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Valuing Valuer negligence

When does a low valuation become a negligent one?

This question was recently tackled by the High Court in London, which clarified the test for valuers’ liability.


In 2002, the Claimant and a developer entered an option agreement. The developer had the right to purchase a residential development site from the Claimant at 90% of market value, to be determined by a third-party valuer. The Defendant was jointly appointed by the Claimant and the developer for this role.

The Defendant valued the site at £4,075,000.  The Claimant claimed the true value was closer to £7.8m and sought damages from the Defendant for breach of contract and negligence.


The High Court reaffirmed that valuers owe a duty of care to their clients to provide valuations with reasonable skill and care. This duty is measured against the standards of a competent professional in the same field.

However, the Court emphasised the inherently subjective nature of valuations, such that valuations will fall within a bracket of permissible valuations. The key question is whether a valuation falls within an acceptable range of professional opinion. It was held that the Defendant’s valuation fell within the bracket of permissible valuations.

If the valuation was outside this bracket, then the standard of care exercised by the Defendant would have been considered, including the process and procedures followed and whether practices were regarded as acceptable by a respectable body of professional opinion.  This is known as the Bolam test. The Court would have questioned whether the Defendant had acted in accordance with “the principle that a defendant valuer or other professional conforming to a practice accepted as proper by a respectable body of professional opinion should not, ordinarily, be held liable merely because others disagree.”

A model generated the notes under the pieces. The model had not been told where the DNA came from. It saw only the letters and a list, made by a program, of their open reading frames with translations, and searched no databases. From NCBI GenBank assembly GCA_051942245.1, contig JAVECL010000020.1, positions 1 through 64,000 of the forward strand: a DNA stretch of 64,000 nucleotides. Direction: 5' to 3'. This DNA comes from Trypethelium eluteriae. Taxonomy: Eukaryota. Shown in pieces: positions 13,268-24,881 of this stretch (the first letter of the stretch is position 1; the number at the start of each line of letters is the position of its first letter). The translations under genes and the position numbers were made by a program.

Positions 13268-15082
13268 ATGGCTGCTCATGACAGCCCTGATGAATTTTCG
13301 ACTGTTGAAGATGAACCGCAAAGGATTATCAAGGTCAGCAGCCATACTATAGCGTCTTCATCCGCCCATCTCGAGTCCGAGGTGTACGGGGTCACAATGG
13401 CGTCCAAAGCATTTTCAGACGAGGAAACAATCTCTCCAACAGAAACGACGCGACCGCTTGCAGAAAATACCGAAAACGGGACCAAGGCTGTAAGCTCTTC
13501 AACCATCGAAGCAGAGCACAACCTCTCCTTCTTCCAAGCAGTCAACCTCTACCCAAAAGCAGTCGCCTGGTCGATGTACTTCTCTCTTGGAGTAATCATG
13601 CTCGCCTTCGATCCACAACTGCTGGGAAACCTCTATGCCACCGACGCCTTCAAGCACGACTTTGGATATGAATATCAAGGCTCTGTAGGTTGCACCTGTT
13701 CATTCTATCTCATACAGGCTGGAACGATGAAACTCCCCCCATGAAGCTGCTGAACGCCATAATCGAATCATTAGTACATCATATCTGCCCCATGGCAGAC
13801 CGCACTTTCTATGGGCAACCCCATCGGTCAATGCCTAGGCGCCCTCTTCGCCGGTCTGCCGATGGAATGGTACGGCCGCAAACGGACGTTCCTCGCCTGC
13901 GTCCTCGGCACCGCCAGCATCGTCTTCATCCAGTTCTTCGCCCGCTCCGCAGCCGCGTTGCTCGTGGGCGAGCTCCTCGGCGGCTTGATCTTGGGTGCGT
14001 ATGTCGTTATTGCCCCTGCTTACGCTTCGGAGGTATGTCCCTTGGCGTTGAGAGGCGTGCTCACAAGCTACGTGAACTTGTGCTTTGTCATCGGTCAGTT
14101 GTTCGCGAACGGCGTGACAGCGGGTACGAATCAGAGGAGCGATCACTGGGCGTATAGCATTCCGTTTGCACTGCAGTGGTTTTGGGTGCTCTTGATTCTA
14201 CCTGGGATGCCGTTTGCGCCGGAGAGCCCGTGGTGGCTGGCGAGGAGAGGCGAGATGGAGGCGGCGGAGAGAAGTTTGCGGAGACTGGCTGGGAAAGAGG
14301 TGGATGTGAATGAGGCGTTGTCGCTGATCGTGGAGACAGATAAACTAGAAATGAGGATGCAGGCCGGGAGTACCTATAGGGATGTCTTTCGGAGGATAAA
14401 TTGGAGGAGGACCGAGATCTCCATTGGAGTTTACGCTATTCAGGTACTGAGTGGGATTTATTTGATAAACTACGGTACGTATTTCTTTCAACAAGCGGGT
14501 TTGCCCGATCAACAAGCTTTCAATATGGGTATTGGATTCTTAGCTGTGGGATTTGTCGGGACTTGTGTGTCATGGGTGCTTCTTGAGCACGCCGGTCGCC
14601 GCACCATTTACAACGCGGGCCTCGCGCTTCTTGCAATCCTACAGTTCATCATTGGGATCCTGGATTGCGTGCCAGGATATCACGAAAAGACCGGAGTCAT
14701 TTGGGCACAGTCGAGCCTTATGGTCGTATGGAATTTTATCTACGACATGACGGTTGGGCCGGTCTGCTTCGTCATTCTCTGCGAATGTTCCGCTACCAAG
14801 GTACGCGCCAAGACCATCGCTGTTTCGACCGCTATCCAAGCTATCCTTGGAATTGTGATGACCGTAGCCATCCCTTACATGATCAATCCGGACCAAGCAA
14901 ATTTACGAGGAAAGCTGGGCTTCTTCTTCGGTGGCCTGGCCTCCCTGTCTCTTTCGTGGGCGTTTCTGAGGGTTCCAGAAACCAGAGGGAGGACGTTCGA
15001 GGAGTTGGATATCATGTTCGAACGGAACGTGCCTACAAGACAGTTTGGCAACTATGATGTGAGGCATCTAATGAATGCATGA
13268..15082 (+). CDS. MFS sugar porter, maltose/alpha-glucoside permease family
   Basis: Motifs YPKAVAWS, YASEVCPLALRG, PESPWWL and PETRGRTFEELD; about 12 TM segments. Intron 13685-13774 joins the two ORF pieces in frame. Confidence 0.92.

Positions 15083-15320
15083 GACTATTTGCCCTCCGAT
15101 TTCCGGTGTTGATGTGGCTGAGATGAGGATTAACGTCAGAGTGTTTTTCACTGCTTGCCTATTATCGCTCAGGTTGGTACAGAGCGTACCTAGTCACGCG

His Honour Judge Cawson KC, sitting as a judge of the High Court, concluded: “… I do not consider that [the Claimant’s] claim in negligence is established, and I consider that his claim should therefore be dismissed.”


This judgment marks a significant milestone in professional negligence jurisprudence, particularly in the context of property valuations. It provides a clear framework for assessing the standard of care.

Where a valuation falls outside the margin of error allowed for, the courts will consider whether the valuer’s actions were in any material respect, negligent, being otherwise than in accordance with practices regarded as acceptable by a respectable body of opinion within the profession.  This affirms the long-standing Bolam test.

For more information about this article or any other aspect of professional negligence in property, contact your Napthens Solicitors in Preston, Liverpool, Blackburn, and across the North West today.